Among the several objects of the invention may be noted the provision of an improved apparatus and method for polishing or planarizing semiconductor wafers; the provision of an apparatus and method for detecting mirco-scratches and other surface defects in semiconductor wafers during the CMP process; the provision of an apparatus and method for analyzing acoustic emissions that result from the CMP process as a means for identifying mirco-scratches and other surface defects in semiconductor wafers; the provision of an apparatus and method employing sensors mounted adjacent to the semiconductor wafer for receiving acoustic emissions resulting from the CMP process; the provision of an apparatus and method for detecting mirco-scratches and other surface defects in semiconductor wafers early in the CMP process so that subsequent damage can be avoided; and the provision of an apparatus and method for analyzing acoustic emissions that result from the CMP process as a means for determining a thickness or end point of the wafer for in-process monitoring of the CMP process.
In general, a planarizing apparatus of the present invention for planarizing semiconductor wafers in a chemical-mechanical planarization process comprises a polishing pad, a wafer carrier, and at least one acoustic sensor for receiving acoustic emissions produced during the chemical-mechanical planarization process. The wafer carrier is positioned adjacent the polishing pad and is adapted for carrying a wafer in a manner so that the wafer engages the polishing pad. The wafer carrier and the polishing pad are moveable relative to one another in a manner to planarize the wafer. The acoustic sensor is mounted to the wafer carrier in a manner so that the sensor is in contact with the wafer.
In another aspect of the present invention, a method for determining surface characteristics of a semiconductor wafer during a chemical-mechanical planarization process comprises planarizing a semiconductor wafer, receiving acoustic emissions produced during the chemical-mechanical planarization process, and analyzing the received acoustic emissions to determine surface characteristics of the wafer.
In still another aspect of the present invention, a method of chemical-mechanical planarization comprises providing a planarizer including a polishing pad, a semiconductor wafer carrier, and at least one acoustic sensor, attaching a semiconductor wafer to the wafer carrier in a manner so that the wafer is engageable with the polishing pad, moving the polishing pad and the wafer carrier relative to one another to planarize the wafer, receiving acoustic emissions produced during the chemical-mechanical planarization process with said acoustic sensor, and analyzing the received acoustic emissions to determine surface characteristics of the wafer being planarized.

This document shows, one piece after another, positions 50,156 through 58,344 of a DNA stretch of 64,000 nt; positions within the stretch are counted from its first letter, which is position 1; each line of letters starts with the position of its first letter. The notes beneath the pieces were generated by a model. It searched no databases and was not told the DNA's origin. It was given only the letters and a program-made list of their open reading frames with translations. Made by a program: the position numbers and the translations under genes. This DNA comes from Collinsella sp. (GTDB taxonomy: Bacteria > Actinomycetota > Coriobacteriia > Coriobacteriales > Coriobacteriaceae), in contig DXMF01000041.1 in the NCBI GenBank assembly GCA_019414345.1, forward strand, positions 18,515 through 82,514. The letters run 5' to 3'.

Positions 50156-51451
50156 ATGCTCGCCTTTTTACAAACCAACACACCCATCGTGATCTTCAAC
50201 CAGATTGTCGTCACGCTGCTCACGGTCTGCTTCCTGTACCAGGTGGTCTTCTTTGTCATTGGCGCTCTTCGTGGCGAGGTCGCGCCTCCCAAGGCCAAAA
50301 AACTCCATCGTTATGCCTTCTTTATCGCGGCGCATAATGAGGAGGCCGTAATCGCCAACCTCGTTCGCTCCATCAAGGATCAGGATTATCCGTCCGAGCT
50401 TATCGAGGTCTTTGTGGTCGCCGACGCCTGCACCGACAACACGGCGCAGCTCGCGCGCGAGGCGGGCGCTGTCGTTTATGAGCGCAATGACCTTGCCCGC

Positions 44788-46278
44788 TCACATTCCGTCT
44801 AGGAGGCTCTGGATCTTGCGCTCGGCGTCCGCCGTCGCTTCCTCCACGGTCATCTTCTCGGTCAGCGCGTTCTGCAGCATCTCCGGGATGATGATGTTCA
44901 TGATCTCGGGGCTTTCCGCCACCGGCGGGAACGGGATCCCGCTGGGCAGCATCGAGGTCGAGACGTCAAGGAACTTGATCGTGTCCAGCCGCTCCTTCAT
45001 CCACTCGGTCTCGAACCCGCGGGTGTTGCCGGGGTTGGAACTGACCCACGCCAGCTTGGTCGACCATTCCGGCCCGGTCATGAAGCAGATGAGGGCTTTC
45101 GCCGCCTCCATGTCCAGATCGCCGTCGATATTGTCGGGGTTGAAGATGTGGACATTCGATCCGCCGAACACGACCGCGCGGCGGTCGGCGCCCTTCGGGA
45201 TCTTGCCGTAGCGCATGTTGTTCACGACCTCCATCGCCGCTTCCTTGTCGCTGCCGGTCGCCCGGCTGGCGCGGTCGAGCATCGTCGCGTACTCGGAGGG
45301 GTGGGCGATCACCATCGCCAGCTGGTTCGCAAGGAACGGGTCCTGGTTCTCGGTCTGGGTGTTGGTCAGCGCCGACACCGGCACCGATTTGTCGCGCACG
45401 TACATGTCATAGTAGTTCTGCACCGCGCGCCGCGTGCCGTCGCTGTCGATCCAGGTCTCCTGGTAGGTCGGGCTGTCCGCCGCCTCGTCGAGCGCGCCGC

While the principal advantages and features of the present invention have been described above, a more complete and thorough understanding and appreciation for the invention may be attained by referring to the drawings and detailed description of the preferred embodiments, which follow.
FIG. 1 is a schematic, partial cross-sectional view of a chemical-mechanical planarization apparatus of the present invention;
FIG. 2 is an enlarged fragmented view, in partial cross-section, of a wafer carrier of the apparatus of FIG. 1 with an acoustic sensor mounted therein; and
FIG. 3 is a schematic block diagram of an acoustic emission signal processing system used in the apparatus of FIG. 1.
Reference characters in the written specification indicate corresponding parts throughout the several views of the drawings.
A planarizing apparatus of the present invention for use in a chemical-mechanical planarization (CMP) process is represented generally by the reference numeral 10 in the schematical drawing of FIG. 1. In general, the planarizing apparatus 10 includes a moveable platen 12, a polishing pad 14 held in the platen, a moveable wafer carrier 16 for carrying a semiconductor wafer 18, a plurality of acoustic sensors 20 for receiving acoustic emissions produced during the chemical-mechanical planarization process, and a signal processing system 40.
The platen 12 has an upper surface 22 upon which the polishing pad 14 is positioned. A drive assembly 24 rotates and/or reciprocates the platen 12 generally in a horizontal plane. The motion of the platen 12 is imparted to the polishing pad 14 held thereon. Preferably, the polishing pad 14 has a generally planar upper surface and is made from blown polyurethane or another suitable relatively soft porous material.